Monday, November 20, 2006

Prodigal Son Returns... and Re-returns

Alright. Enough putting this off. I had to surf to my own blog to refresh my memory of my last posting. June! Ridiculous. I’m not going to get into why I didn’t post anything up, because at this point it’s been said before, only this time to a much larger degree. Sufficed to say my life has not been completely stagnant, and therefore I will now indulge you with a description of my most recent exploits.

I finally left Japan! I apologize if the previous sentence is somewhat deceiving, since it does not imply my final departure, but rather a short (very short) vacation in California with my folks. It was only ten days, but well worth the long flights. Actually, the trip from Tokyo to L.A. was really no sweat. I don’t know what made it go by so quickly, but it did. Time was not my friend however when it came time to pick up my bags, and I was left standing alone, the last person from my flight at the baggage carousel as I waited for my guitar to come through. When it did I was out the door, and greeted lovingly by my dad, whom I had not seen in over a year.

Let me tell you, if you’ve never been to California, it’s a beautiful place. Not so much in and around the parts of L.A. that buffer the airport, but once you get going south past the O.C. on the highway it’s quite nice; more specifically the area around my parent’s house in Solana Beach. The flora and its manicured, landscaped beauty is a welcome change from the systematic but grand beauty of Japan. Also, and I’m not sure exactly why, but the Pacific looks so much better from stateside. Maybe it’s the general lack of cloud cover. Yeah, that’s probably it.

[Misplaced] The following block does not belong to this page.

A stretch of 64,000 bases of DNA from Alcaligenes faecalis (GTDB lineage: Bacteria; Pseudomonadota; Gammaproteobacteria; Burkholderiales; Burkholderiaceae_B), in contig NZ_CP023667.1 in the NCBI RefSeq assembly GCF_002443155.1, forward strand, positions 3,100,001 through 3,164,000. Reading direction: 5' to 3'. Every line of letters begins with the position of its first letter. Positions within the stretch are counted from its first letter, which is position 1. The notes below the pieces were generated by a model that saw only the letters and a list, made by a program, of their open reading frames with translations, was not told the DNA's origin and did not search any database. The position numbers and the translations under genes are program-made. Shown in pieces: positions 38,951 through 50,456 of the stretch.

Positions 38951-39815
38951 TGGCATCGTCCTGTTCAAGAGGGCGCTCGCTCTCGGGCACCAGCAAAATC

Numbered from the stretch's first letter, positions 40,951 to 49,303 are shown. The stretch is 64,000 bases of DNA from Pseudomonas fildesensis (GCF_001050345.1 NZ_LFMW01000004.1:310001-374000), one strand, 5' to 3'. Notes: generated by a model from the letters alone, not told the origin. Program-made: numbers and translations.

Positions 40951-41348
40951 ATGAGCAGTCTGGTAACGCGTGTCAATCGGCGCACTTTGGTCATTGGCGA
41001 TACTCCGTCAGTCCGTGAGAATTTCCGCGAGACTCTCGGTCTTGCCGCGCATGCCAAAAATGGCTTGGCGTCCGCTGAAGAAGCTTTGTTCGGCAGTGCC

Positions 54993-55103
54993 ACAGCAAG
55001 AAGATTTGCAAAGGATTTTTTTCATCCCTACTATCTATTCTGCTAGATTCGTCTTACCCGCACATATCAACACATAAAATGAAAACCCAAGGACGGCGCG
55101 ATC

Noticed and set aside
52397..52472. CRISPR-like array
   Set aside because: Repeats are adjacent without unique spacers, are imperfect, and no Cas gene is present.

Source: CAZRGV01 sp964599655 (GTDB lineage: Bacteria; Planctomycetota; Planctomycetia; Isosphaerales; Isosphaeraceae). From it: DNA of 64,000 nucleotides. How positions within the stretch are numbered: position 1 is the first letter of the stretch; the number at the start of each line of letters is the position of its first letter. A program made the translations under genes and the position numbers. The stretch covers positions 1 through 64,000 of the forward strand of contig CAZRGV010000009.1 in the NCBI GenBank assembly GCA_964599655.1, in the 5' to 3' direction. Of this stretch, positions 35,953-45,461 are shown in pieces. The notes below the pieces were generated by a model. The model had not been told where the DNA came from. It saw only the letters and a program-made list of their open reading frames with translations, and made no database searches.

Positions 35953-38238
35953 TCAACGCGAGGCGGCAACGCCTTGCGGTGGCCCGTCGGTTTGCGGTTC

So let’s see. I could easily spend many paragraphs discussing my observations of social, cultural and other differences, but I don’t think they would necessarily make for engrossing reading material. I’ll keep it short. It’s no joke when people say that there is an obesity problem in the U.S. Also, the work ethic in Japan is unparalleled. No matter the job, Japanese are glad to do it, (or at least seem to on the surface), and they will tell you so over and over again. Here you do battle for who can say the final thank you, whereas in the states you’re lucky if you get greeted warmly or with more than a few short words when you walk into a restaurant. Other than that I can’t really say there was much of a sense of culture shock for me, or I suppose reverse culture shock in this case, but I’ll be able to explore these themes further when I return on a more permanent basis.

In terms of activities while in California, I spent most of my time just relaxing at the house. Let me tell you, the creature comforts were fully appreciated. Before leaving Japan my folks had asked me for a menu of dishes I would like prepared, and they definitely came through on all counts. Although I’m not happy to say that I put on some weight from the trip, I was more than happy to indulge myself while I was there. A big thank you undoubtedly goes to my mom for preparing all my favorite childhood dishes and for stocking the house with plenty of bagels and a box of Golden Grams. Other than food one of my greatest joys was being able to watch basketball. Although I check the NBA website all the time, it in no way satisfies the way live action does. And since I was on the west coast I was able to see all of my favorite teams play, except the Raptors, but who cares since they are again in last place this season. Ah well. Rebuilding, they say. Meh. Oh, but one other quick thing to note is that I forgot about television commercials and their utter inanity. I’ve been downloading my TV for over a year, and kind of forgot about their existence. I suppose that I’m just not used to them anymore, but how can people stand it!?!?